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Wednesday, 5 July, 2000, 00:34 GMT 01:34 UK
Heart bypass - with local anaesthetic
The 51-year-old was awake throughout the operation
Surgeons have successfully completed a heart bypass operation on a patient who was left awake throughout.

The US operation is the first time such a procedure has been repeated outside the Turkish hospital which pioneered it.

But a British expert said that while giving only a local anaesthetic for such a major operation had advantages, it also involved extra risks for the patient.

The 51-year-old was given the latest in "minimally invasive" heart bypass surgery, in which one or more of the clogged arteries supplying the heart muscle with blood are replaced.

Standard heart bypasses are an extremely common operation - tens of thousands are carried out in the UK each year,

The latest techniques, used at Pittsburgh Medical Center, involve keeping the heart beating instead of stopping it and pumping the blood with a heart-lung machine.

In this case, however, the patient - a professional magician - was given an epidural anaesthetic, similar to that given to a woman during labour.

Although sedated, he was fully awake and even talked to operating room staff during the procedure.

His entire chest area was rendered numb by the epidural.

Professor Juhan Paiste, an anaesthetics expert, said: "Combining two well-established techniques - minimally invasive cardiac surgery and epidural anaesthesia - may become a new innovative approach to heart bypass surgery for select patients."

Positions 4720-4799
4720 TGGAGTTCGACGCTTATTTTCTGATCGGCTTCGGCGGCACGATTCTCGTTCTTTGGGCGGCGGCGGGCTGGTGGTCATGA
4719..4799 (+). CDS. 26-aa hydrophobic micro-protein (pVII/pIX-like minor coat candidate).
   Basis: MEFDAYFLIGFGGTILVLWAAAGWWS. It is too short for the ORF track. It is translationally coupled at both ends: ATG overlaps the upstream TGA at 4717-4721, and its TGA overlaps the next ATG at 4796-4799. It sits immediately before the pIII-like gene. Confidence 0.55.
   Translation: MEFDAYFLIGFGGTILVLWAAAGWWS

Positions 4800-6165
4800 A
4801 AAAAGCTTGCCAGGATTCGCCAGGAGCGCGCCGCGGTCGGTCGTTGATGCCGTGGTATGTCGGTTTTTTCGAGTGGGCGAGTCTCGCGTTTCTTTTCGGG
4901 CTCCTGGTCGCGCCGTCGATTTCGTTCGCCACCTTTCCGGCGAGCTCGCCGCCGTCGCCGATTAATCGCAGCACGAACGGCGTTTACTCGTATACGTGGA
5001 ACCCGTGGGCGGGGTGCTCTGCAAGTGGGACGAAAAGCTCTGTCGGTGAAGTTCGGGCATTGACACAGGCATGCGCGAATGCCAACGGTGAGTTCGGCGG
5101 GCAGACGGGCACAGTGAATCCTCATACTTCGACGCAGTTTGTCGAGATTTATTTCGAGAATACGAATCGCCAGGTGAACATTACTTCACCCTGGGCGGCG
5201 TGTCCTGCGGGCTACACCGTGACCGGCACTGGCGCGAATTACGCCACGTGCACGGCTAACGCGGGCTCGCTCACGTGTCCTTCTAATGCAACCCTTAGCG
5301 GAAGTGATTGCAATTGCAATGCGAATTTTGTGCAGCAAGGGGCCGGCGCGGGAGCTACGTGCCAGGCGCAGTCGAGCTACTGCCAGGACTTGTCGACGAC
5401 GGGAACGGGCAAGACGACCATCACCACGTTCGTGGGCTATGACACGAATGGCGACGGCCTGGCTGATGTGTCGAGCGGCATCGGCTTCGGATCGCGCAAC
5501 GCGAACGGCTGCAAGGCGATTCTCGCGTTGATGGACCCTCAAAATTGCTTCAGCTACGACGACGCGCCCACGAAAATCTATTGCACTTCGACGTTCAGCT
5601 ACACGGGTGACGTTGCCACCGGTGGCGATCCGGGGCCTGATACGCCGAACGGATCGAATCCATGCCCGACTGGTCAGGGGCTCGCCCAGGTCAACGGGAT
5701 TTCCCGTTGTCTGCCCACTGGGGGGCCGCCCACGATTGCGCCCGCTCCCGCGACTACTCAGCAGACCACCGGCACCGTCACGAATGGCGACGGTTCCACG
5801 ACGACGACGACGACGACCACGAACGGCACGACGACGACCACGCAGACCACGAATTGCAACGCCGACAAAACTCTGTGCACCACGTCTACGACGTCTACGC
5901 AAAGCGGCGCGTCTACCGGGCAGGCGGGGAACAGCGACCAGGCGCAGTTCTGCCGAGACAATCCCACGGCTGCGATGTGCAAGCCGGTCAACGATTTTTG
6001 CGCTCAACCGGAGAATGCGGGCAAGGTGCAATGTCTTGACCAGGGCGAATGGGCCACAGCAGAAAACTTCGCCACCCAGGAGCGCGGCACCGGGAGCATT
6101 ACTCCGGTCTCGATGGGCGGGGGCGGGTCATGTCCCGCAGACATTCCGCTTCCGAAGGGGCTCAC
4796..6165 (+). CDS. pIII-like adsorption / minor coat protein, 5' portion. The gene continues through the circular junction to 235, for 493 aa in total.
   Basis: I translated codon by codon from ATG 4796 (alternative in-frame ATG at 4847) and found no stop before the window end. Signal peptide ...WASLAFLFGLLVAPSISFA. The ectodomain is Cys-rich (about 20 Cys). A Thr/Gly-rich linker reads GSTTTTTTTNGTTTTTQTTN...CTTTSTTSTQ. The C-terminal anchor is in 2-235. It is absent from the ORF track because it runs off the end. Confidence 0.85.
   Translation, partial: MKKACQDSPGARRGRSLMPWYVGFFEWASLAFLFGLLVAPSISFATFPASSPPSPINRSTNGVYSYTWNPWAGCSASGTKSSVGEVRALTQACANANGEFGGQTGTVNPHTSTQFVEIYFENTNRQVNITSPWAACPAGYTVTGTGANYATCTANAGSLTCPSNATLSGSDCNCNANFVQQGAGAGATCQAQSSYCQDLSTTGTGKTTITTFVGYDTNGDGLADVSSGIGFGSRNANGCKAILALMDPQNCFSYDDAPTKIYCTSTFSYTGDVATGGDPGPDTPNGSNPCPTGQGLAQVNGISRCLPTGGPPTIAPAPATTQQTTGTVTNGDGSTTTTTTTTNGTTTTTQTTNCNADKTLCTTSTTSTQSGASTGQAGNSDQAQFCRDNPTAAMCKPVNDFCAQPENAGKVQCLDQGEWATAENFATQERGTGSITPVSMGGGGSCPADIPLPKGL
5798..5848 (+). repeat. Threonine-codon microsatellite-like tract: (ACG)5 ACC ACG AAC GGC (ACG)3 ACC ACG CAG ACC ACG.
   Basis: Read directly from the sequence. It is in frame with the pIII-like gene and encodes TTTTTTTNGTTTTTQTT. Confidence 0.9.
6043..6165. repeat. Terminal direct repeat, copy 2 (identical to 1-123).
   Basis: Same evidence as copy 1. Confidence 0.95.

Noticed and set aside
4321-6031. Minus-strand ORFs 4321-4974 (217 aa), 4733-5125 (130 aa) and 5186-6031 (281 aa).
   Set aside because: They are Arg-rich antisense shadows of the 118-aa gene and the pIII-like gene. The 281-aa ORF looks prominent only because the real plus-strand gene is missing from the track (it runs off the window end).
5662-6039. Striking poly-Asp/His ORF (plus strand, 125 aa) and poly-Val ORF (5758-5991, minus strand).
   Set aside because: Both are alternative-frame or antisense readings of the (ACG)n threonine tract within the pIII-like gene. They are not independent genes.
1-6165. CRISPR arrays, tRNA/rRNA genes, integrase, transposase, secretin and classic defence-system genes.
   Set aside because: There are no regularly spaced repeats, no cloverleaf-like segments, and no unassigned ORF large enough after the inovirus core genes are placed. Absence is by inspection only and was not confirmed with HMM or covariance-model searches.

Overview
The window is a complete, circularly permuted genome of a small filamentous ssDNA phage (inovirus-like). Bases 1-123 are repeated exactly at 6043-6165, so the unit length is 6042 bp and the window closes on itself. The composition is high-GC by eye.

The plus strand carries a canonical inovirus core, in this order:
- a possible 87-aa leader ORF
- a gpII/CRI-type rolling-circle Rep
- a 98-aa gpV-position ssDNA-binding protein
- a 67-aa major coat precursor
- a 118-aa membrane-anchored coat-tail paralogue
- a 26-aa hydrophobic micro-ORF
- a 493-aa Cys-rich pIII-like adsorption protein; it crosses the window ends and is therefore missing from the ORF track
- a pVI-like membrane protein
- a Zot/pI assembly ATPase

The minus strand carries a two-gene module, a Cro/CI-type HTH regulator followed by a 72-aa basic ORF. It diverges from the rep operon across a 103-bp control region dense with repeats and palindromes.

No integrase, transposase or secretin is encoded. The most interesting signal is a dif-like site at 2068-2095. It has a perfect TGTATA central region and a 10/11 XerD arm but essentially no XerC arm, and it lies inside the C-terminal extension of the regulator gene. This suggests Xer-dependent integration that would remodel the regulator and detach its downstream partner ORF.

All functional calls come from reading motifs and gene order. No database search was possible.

The advantages of avoiding a general anaesthetic are two-fold.

Firstly, there is a tiny extra risk of complications because of the general anaesthetic.

However, although this is significant when assessed in the light of a very minor operation, the extra risk is very small in comparison to the higher overall risk of major surgery like a heart bypass.

Another advantage is that the patient will in theory not need to be "intubated" - a breathing tube inserted down the throat, and this should aid his or her recovery.

Local risks

However, Professor Ara Darzi, from Imperial College in London, an expert in minimally-invasive surgery said that while the innovation was "interesting", he could not see the overall advantages of local as opposed to general anaesthetic.

He pointed out that, should serious complications occur suddenly in the middle of the operation, the patient would have to be given a general anaesthetic, and intubated, before surgeons could move to solve the problem.

He also doubted whether the anaesthetic would completely remove the sensation of the surgeon working, even if this was completely painless.

"It is certainly likely to be a very interesting experience for the patient," he said.

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